Darien Health Department Suspends Health Grades System for Eateries After State Adopts New Inspection Code

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Darien Health Department has suspended its A-B-C grading system for restaurant inspections now that the state Public Health Department has replaced its numerical ratings for the inspections, the town department announced on Thursday.

The old system didn’t rely entirely on the state numerical ratings, but the ratings played a huge role in the town’s A-B-C grades. Until the local Health Department figures out a new way to give out grades after health inspections, there won’t be any town grades.

Instead of the grades posted on the walls of restaurants and other eating establishments in town, restaurants will post, in the same spot, a “notice informing customers that inspection reports are available for viewing upon request,” the department said in a news release.  “This notice includes a QR Code link to the [town] Health Department website where inspection reports may be viewed.”

Health Department Inspection Reports Restaurants

OUT WITH THE OLD? We’ll have to wait and see whether these forms for the town grading system are replaced as the town Health Department figures out how the state’s adoption of a new ratings system can be used to get the A-B-C grades. Until then, a notice with a QR code will be posted in the same places at restaurants, and diners can use it to get to the restaurant’s ratings report.

The ratings are expected to be reinstated “at some point in the near future,” according to the department.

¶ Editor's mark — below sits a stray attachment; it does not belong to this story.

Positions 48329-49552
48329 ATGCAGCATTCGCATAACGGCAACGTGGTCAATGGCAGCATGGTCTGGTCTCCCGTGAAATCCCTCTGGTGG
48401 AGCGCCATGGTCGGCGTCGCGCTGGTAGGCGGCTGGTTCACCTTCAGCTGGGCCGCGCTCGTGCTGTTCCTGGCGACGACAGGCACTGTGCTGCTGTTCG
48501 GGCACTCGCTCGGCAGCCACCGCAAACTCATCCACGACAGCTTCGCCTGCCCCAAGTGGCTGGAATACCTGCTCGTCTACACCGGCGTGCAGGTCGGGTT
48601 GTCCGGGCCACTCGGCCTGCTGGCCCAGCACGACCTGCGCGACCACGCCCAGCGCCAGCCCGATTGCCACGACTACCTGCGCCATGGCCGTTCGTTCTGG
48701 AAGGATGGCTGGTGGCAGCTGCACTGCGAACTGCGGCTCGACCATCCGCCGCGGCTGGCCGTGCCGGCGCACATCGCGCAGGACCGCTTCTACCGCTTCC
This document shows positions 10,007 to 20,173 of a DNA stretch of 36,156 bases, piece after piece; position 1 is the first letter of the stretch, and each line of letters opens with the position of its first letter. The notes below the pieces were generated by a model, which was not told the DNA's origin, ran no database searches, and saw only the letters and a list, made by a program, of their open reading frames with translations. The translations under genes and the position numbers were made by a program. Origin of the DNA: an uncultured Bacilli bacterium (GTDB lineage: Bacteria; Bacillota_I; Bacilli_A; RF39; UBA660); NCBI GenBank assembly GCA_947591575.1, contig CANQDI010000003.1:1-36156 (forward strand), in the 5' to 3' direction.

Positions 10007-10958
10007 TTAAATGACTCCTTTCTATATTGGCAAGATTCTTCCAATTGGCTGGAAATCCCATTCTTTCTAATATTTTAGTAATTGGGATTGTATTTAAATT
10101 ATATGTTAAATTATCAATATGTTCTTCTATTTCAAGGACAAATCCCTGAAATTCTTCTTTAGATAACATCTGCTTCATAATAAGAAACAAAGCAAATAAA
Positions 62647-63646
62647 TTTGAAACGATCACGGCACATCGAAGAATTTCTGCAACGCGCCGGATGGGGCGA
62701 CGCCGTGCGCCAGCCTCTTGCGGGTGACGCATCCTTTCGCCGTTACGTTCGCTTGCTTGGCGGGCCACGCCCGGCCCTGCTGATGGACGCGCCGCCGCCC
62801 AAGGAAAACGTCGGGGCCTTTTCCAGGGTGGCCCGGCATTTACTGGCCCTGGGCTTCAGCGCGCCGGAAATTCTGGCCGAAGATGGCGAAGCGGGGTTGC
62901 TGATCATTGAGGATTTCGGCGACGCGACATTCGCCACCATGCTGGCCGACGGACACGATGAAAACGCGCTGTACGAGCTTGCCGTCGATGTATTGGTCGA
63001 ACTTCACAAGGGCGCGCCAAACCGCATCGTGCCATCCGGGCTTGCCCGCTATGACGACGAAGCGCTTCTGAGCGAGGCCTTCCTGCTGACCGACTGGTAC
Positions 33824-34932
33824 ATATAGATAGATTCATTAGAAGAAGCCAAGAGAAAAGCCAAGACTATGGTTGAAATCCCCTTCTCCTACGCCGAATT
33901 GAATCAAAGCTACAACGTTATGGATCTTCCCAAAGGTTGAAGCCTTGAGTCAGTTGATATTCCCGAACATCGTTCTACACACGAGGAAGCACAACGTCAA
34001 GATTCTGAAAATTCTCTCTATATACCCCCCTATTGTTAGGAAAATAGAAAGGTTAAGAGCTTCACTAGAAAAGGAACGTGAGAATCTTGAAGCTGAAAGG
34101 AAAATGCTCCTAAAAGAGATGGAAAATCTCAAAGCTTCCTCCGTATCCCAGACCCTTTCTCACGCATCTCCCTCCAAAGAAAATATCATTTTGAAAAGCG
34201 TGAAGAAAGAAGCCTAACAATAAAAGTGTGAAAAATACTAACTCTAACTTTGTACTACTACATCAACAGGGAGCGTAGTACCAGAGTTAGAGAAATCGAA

The Connecticut Public Health Department is replacing “all previous state regulations pertaining to food safety” with a new code for food safety regulations put out by the federal Food and Drug Administration, the announcement said.

SEE ALSO: “One Food-Serving Establishment Gets a Dunkin’ in Latest Health Inspection Reports” (the latest and, apparently, last inspection reports under the old system)

“As a result, there will be several changes in the inspection and permitting process for all food service facilities across the state,” the Darien announcement said. Here’s how the announcement described the changes:

“A new FDA-based inspection form will be used which does not provide a numerical score, but has violations categorized according to the risk potential for causing food-borne illness.

“Violations cited during inspections are categorized as ‘Priority,’ ‘Priority Foundation,’ and ‘Core’ aligning with the risk of food-borne illness associated with the violation. A specific period of time within which a cited violation shall be resolved and subject to re-inspection or verification will be provided, with the time for compliance dependent on the risk to public health. […]

“The information presented above is only a small portion of the changes that will take place relative to the adoption of the FDA Food Code.

Anyone interested may visit the Darien Health Department’s web pages on the town government website (here’s the home page for the Health Department). The department said it “will be updating it regularly with information as it becomes available.”

Anyone with questions about the changes should “feel free to contact us at 203-656-7320.”

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